A little known provision of the Safe Drinking Water Act (SDWA) Underground Injection Control (UIC) program allows certain oil and gas and mining activity to occur in groundwater that would otherwise be protected as a drinking water source. U.S. Environmental Protection Agency (EPA) developed the program in the early days of SDWA implementation to respond to oil and gas interests who cited SDWA language which states that EPA “may not prescribe requirements for state UIC programs which interfere with or impede” the injection of fluids associated with oil and gas production. Extraction proponents argued that certain energy extraction activities would not be able to continue if all underground sources of drinking water everywhere were protected. As a result, an aquifer is now eligible for an exemption if it meets certain regulatory criteria.
The following statement is attributed to Clean Water Action’s Michigan Director Nic Clark regarding the Democratic renewable energy plan:
“Yesterday the Democrats in the Michigan legislature announced their intention to pursue an energy policy agenda. It is clear that the Democrats in Lansing understand that investing in renewable energy and energy efficiency will create jobs and protect our Great Lakes. While the concepts in yesterday's announced proposal are a step in the right direction, and if the legislature were to pass them tomorrow I and the more than 250,000 members of Michigan Clean Water Action would be thrilled, I wish that their proposal was bolder and more in line with what is truly needed to embrace a move towards clean renewable energy.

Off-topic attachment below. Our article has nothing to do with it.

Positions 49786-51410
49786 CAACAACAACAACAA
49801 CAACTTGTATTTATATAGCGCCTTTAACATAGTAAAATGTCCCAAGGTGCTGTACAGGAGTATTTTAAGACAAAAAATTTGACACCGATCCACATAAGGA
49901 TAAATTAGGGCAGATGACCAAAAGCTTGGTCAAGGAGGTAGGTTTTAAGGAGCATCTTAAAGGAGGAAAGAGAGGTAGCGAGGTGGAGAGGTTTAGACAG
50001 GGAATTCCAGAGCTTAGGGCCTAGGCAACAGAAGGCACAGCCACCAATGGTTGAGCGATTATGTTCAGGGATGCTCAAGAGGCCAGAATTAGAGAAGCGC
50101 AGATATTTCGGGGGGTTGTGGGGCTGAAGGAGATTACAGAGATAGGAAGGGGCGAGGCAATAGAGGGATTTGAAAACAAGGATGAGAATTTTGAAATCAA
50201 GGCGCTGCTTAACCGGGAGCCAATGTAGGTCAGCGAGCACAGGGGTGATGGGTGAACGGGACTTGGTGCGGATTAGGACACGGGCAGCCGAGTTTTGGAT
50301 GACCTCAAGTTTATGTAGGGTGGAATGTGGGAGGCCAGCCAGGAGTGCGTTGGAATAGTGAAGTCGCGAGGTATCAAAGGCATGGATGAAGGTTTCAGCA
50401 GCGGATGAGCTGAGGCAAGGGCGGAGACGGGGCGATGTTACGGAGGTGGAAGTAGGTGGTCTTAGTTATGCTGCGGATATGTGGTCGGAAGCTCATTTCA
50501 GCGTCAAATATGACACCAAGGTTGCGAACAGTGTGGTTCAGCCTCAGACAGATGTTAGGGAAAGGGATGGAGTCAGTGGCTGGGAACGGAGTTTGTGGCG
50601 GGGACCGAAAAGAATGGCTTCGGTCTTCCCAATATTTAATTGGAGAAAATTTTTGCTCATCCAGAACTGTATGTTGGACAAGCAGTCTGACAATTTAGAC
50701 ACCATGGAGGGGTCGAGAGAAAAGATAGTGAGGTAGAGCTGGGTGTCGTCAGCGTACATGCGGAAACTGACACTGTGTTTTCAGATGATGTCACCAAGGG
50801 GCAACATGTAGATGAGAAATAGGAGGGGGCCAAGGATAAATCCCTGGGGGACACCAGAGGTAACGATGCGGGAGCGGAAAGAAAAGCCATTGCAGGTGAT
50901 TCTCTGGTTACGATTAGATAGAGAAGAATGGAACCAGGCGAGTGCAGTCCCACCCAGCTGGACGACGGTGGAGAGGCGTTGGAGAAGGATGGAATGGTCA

Philadelphia, PA - Today, Clean Air Council, Clean Water Action, and Tookany-Tacony Frankford Watership Partnership, stood shoulder to shoulder at the Seaport Museum in Penn's Landing, to demand that City Council introduce and pass single use bag legislation that would impose a small fee for any person(s) who uses a single use bag when making a purchase from a retail establishment. Everyone agreed that reducing bags is an easy way to tackle the City's ongoing problem with single use bags that end up in rivers and streams, clogs storm drains, and negatively impact neighborhoods, and threaten wildlife.
“We cannot continue to jeopardize the quality of one of our most precious natural resources. My priority with this bill is the safety of Californians.
Newark, NJ-Today, New Jersey-based recipients of the Kresge Foundation's Climate Resilience and Urban Opportunity Initiative gathered in Newark to announce a new grant and partnership that will focus on climate-resiliency planning, policy development, and implementation efforts to advance the priorities and needs of low-income people. View photos here.
The Kresge Foundation selected seventeen community-based nonprofits from across the nation, out of over 230 nonprofit applications, with the grant. As the only application selected in New Jersey, Ironbound Community Corporation, New Jersey Environmental Justice Alliance, and Clean Water Action, have been awarded this opportunity in Newark to work as a collaborative team to deepen their leadership in local and regional climate resilience efforts and create a Newark Resiliency Action Plan (Newark RAP). This partnership will work in conjunction with the City of Newark, community leaders, and residents to address efforts to reduce the greenhouse gases that contribute to climate change, adapt to the changes already underway, and foster social inclusion and cohesion.